Safe Dance Floors & Safe Shoes!
Properly installed and routinely maintained ballroom floors can do more than reduce fatigue during a dance party or a long practice session. Now we’re learning that when dance floors provide uniform pliability, they can also make dancing much safer.
Uniform Floors Are Safer
A recent study concluded that dance floors with the greatest variability were associated with the most injuries. While a certain amount of “give” is necessary to absorb shock, the study indicates that dancing presents the least risk on floors without variations in support from one section to another.
Creating a level of acceptable uniformity for a “floating” or “sprung” ballroom floor requires special expertise: selecting the highest quality of durable hardwood boards, carefully monitoring the installation, and inserting a sufficient number of plastic or rubber “cushions” between the boards to absorb shock. Of course, asking experienced professional dancers to test a floor with a full spectrum of dance styles is mandatory before it can be pronounced ready for general dancing.
A Work In Progress
Unfortunately, even the best floors degrade over time, like many heavily used construction materials — and like fine-tuned musical instruments. Variables include the types of dancing, the number of dancers, the total hours of use, temperature and climate conditions. All of these can take a toll, whether or not the floor was ideal to start with.
Having a uniform floor is a “work in constant progress.” If you spot a section of a dance floor that looks or feels like it needs attention, report it to the studio manager ASAP. The same area may have been OK the night before, but finally needs a “tune up.”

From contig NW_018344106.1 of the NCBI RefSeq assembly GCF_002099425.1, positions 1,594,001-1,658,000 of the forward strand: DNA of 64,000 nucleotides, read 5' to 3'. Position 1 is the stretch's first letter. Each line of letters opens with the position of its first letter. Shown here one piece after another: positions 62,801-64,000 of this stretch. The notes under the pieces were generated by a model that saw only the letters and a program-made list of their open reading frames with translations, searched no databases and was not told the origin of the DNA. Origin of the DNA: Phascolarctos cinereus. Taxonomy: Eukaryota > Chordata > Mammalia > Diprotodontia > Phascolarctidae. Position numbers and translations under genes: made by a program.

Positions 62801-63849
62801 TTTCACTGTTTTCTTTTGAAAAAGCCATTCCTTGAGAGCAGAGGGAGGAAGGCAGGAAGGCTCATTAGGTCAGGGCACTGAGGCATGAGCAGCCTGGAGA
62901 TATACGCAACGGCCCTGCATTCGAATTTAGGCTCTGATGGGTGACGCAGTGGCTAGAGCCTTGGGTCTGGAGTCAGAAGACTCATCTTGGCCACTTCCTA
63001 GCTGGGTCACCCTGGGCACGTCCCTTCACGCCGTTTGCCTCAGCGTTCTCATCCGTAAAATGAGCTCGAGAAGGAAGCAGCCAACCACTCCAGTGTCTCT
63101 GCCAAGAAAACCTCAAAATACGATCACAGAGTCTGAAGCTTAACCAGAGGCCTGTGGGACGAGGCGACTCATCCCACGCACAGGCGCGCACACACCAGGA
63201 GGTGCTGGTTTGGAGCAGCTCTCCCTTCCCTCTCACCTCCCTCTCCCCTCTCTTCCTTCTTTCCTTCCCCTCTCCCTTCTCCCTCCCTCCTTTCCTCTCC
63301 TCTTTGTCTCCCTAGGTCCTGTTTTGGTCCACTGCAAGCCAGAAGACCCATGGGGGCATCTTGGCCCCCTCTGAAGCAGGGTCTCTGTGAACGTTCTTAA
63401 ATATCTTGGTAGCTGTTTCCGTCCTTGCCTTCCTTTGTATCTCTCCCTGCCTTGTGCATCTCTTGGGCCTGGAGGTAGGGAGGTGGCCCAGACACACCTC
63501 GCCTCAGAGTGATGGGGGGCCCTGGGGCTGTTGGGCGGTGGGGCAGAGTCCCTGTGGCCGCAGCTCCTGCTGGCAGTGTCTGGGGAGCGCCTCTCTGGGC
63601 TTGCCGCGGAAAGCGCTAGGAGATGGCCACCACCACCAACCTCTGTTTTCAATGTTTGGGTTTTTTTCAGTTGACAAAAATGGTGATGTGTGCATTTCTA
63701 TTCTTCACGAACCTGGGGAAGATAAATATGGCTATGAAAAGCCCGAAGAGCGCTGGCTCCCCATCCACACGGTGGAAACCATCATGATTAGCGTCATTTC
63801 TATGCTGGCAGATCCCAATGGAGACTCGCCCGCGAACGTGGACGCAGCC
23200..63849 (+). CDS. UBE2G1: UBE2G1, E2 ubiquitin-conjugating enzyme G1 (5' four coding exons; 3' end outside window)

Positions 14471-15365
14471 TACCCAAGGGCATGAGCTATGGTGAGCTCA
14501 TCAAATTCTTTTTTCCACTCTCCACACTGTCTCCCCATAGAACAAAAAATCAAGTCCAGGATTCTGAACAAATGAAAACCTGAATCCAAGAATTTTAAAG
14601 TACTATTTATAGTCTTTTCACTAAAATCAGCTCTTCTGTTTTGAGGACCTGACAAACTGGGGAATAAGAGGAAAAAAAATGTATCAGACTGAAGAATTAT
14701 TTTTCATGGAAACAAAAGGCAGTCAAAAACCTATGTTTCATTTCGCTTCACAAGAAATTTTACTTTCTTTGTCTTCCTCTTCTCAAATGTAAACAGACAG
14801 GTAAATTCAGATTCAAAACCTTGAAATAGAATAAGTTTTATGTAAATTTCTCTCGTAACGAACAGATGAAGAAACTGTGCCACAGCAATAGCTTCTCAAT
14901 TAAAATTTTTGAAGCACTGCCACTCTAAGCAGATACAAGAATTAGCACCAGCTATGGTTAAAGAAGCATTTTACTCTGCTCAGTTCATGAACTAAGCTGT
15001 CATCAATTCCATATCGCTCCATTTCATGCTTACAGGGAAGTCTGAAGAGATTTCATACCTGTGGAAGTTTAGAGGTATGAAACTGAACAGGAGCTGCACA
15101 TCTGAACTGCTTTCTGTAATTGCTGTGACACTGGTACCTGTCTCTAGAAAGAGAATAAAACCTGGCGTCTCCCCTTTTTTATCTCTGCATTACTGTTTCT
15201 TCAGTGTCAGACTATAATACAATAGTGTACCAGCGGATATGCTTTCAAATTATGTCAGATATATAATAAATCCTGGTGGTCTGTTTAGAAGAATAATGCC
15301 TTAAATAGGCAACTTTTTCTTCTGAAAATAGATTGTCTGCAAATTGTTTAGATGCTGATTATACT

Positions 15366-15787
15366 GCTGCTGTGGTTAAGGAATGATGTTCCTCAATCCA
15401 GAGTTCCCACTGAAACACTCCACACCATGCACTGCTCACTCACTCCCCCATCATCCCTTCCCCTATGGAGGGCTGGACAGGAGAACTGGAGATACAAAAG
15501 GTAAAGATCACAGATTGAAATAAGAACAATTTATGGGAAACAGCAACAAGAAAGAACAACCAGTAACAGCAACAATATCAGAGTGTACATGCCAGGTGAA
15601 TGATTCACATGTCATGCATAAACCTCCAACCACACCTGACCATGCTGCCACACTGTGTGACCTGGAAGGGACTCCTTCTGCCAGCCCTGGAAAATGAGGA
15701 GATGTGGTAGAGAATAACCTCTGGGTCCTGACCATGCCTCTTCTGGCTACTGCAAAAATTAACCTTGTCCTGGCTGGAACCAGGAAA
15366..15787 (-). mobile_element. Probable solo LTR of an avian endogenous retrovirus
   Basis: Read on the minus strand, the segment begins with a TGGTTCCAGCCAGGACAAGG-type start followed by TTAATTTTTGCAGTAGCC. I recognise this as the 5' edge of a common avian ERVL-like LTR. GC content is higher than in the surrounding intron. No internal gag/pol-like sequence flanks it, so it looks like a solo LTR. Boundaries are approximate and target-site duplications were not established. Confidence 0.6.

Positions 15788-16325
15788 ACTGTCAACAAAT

When checking out studios, it’s wise to ask about dance floor construction. Is it “floating” and is it regularly checked for uniform “give”? Is it swept clean before and after dance parties?
Brush Those Shoes
Another huge factor related to safe dancing is dance shoe maintenance. You need dance shoes that permit you to glide smoothly and securely whenever you move in a desired direction. But take care. You also need traction for maximum control and safety.
There is a fine line between “smooth” and “slippery.” To avoid crossing that line, brush the suede bottom of your dance shoes with a sharp wire brush before taking to the floor. This removes dirt or dust and raises enough nap to give you traction. Use alternating strokes in a zigzag pattern to prevent any one area from wearing down faster than the rest. Just as you benefit from a uniform floor, you need a uniform layer of suede.
Always keep that brush handy in your dance bag. If you’re an active dancer, accept the fact that suede will eventually wear down completely, and brushing no longer helps. You may need to have the soles replaced a few times each year. Compared to the potential costs of slipping or falling, view the price for new layers of suede as economical health insurance.
Freshly brushed suede soles and a well-maintained dance floor help you remain safe and injury free for years of dancing.
Hope to see you on the dance floor!